Sump Pumps

Check Your Sump Pump!

If you own a tri-level unit in the Pacific Bluffs development your unit has one or more “sump pump(s).”

History of Sump Pumps and Flooding Tri-Levels

Tri-level units have basements that are below grade (below the outside ground level).

Pacific Bluffs Corps I and II were built by developer Ashton and Keis in 1965. When the first big rains struck San Diego the soil became saturated and ground water level began to rise.   These units should have been built with french drain systems and electric sump pumps, but they were not. The tri-level units flooded and the association sued the developer. The association won their lawsuit and these systems were put into place allowing homeowners to keep their basements dry.

In 2010 when the last El Nino struck some tri-level basements were flooded due to inoperable sump pumps. Since the association is not responsible for flooding due to an inoperable sump pump and most insurance does not cover water intrusion, these homeowners were stuck with serious damage, extensive clean up, expensive repair and an uninhabitable property.

What Are French Drains and Sump Pumps?

French drains are piping systems with holes which allow water to enter the pipe.  French drain pipes are surrounded by crushed rock which allow the water to easily percolate down.  Once the water enters the pipe it flows into a deep well or “sump.”  As the water in the sump begins to rise, the float switch rises similar to the float in your toilet’s tank.  When the float switch reaches a certain level, the electric pump is activated pumping the water out of the sump before it rises to a level where it enters your basement living space.

To avoid severe, costly damage to your basement have your sump pump inspected ASAP. For more information contact your HOA or refer to this website. Sump Pump Operation and Inspection Guide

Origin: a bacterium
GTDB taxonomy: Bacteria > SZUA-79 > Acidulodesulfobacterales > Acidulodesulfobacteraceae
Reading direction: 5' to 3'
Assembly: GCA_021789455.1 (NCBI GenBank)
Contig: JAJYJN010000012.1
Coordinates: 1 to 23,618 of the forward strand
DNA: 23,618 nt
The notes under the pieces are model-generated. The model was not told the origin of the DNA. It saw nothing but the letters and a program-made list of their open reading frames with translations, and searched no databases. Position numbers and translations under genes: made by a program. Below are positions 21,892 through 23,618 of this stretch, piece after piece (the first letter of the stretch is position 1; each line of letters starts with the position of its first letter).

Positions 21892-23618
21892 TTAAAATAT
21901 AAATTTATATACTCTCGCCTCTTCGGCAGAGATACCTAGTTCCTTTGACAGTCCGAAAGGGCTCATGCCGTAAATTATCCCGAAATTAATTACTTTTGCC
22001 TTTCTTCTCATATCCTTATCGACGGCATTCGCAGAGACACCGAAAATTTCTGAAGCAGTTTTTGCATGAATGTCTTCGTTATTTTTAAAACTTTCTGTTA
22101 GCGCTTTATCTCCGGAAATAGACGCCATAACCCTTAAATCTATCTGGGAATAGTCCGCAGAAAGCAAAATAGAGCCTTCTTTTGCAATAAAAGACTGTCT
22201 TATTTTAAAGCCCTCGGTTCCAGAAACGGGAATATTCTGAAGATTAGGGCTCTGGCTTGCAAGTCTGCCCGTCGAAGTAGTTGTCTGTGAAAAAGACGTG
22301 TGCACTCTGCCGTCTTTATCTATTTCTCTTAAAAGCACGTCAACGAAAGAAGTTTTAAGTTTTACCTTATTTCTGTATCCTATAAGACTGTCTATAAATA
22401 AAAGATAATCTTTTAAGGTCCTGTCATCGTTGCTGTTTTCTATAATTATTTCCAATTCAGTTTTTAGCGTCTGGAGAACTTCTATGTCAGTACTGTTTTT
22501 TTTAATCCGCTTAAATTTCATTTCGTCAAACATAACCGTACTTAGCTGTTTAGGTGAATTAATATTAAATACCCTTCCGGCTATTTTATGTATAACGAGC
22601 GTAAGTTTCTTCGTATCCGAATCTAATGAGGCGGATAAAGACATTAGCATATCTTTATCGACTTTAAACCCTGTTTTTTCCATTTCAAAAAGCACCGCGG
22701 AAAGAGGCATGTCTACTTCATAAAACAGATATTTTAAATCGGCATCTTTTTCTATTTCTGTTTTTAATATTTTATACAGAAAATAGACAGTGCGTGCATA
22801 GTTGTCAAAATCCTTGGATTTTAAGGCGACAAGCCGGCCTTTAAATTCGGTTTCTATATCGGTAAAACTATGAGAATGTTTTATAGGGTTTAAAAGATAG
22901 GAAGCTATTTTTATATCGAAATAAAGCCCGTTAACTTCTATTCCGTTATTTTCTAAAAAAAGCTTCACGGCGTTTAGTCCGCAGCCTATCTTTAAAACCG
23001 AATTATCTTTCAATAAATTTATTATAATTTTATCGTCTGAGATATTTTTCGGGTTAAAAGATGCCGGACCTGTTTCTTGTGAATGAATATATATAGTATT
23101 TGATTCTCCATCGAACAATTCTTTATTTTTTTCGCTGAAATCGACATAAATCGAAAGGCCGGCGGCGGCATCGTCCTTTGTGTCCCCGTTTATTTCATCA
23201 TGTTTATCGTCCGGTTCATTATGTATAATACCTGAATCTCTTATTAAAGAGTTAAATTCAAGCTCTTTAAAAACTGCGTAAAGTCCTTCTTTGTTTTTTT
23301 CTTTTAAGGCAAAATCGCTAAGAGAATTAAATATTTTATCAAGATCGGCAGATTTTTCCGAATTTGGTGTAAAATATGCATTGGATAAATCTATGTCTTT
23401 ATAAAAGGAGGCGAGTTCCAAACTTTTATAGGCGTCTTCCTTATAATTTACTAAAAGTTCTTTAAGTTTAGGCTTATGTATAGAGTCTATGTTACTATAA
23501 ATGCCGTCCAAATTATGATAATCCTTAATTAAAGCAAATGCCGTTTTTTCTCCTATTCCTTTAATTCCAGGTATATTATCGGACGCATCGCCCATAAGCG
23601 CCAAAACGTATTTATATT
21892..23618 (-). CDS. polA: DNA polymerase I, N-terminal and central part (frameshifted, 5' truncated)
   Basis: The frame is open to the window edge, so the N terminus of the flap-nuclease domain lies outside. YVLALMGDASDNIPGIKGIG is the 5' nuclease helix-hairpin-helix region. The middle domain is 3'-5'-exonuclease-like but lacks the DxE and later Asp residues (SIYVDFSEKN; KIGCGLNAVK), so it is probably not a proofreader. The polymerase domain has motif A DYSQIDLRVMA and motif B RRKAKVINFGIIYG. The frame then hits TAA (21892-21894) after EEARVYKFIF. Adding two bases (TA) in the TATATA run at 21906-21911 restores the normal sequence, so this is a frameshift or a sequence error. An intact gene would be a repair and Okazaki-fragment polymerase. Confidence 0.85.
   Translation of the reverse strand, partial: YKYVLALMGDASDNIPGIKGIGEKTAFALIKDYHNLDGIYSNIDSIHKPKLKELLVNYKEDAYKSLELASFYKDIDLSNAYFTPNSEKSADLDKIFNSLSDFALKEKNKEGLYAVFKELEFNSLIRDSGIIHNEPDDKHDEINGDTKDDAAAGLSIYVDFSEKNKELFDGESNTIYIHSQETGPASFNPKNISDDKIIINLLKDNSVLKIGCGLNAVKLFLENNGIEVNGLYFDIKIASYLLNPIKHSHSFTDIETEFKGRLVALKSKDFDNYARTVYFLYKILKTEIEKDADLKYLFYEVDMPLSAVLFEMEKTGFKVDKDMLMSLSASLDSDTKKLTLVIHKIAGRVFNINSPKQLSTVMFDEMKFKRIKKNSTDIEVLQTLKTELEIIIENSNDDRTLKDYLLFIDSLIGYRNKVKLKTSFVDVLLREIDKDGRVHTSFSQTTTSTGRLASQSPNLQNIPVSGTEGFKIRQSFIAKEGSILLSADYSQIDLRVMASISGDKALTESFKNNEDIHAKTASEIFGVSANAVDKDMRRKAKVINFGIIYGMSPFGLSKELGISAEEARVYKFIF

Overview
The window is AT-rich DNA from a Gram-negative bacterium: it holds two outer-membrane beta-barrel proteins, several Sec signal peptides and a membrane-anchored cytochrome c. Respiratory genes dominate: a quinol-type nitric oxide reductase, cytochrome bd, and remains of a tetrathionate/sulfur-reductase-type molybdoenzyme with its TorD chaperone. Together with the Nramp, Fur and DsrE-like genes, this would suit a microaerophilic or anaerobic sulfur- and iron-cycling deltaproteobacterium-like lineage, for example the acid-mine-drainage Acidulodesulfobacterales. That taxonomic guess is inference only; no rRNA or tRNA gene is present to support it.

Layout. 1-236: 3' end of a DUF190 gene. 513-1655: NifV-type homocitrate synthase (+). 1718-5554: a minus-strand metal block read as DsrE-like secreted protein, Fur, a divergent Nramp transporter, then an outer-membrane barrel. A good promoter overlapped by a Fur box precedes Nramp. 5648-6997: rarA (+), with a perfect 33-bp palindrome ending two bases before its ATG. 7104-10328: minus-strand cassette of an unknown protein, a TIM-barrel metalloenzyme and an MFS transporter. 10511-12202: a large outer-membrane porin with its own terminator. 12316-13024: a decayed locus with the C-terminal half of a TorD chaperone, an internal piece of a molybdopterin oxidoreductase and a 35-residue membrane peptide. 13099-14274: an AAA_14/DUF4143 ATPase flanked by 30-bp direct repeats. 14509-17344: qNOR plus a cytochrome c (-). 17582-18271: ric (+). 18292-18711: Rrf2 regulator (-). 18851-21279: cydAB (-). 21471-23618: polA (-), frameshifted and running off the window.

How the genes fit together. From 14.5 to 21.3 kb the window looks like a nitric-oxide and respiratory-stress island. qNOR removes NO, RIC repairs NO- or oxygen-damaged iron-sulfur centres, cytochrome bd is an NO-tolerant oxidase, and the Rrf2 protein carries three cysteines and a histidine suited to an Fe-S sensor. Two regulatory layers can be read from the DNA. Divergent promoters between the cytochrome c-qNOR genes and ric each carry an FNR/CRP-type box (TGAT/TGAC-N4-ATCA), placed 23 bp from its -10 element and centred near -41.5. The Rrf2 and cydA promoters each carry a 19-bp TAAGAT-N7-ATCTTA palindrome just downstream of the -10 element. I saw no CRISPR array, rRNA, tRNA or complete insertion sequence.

French drain system diagram

Pacific Bluffs Corp I Playground French drain system

The playground had a history of flooding during rainstorms. When the playground was refurbished, we installed a french drain system to keep it dry. See photos below.

Basement Construction and Waterproofing

I am a resident of Pacific Bluffs HOA Corp II and I live in a tri-level home. During a heavy rainstorm I had some basement flooding. I am not an expert, but I did much of the work myself. I highly recommend treating the inside (negative side) with a spray-on crystalline sealer such as Penecrete by SuperKrete or Penetron.

Furthermore, I recommend treating the concrete patio with Penecrete or Penetron. Even further, if you plan to dig a trench and treat the outside of your basement wall (positive side) with an oil or urethane based sealer, you should first spray on Penecrete or Penetron.

Penecrete and Penetron spray with a water-like consistency and is quickly absorbed into the dry cinder block or concrete. When exposed to water, the chemical turns to crystalline and fills the micro spaces in the concrete and makes the concrete waterproof. Hint: Don’t settle for a non-crystalline water treatment.

I am happy to give help and advice. You can reach me by email at michael.puente{at}gmail.com.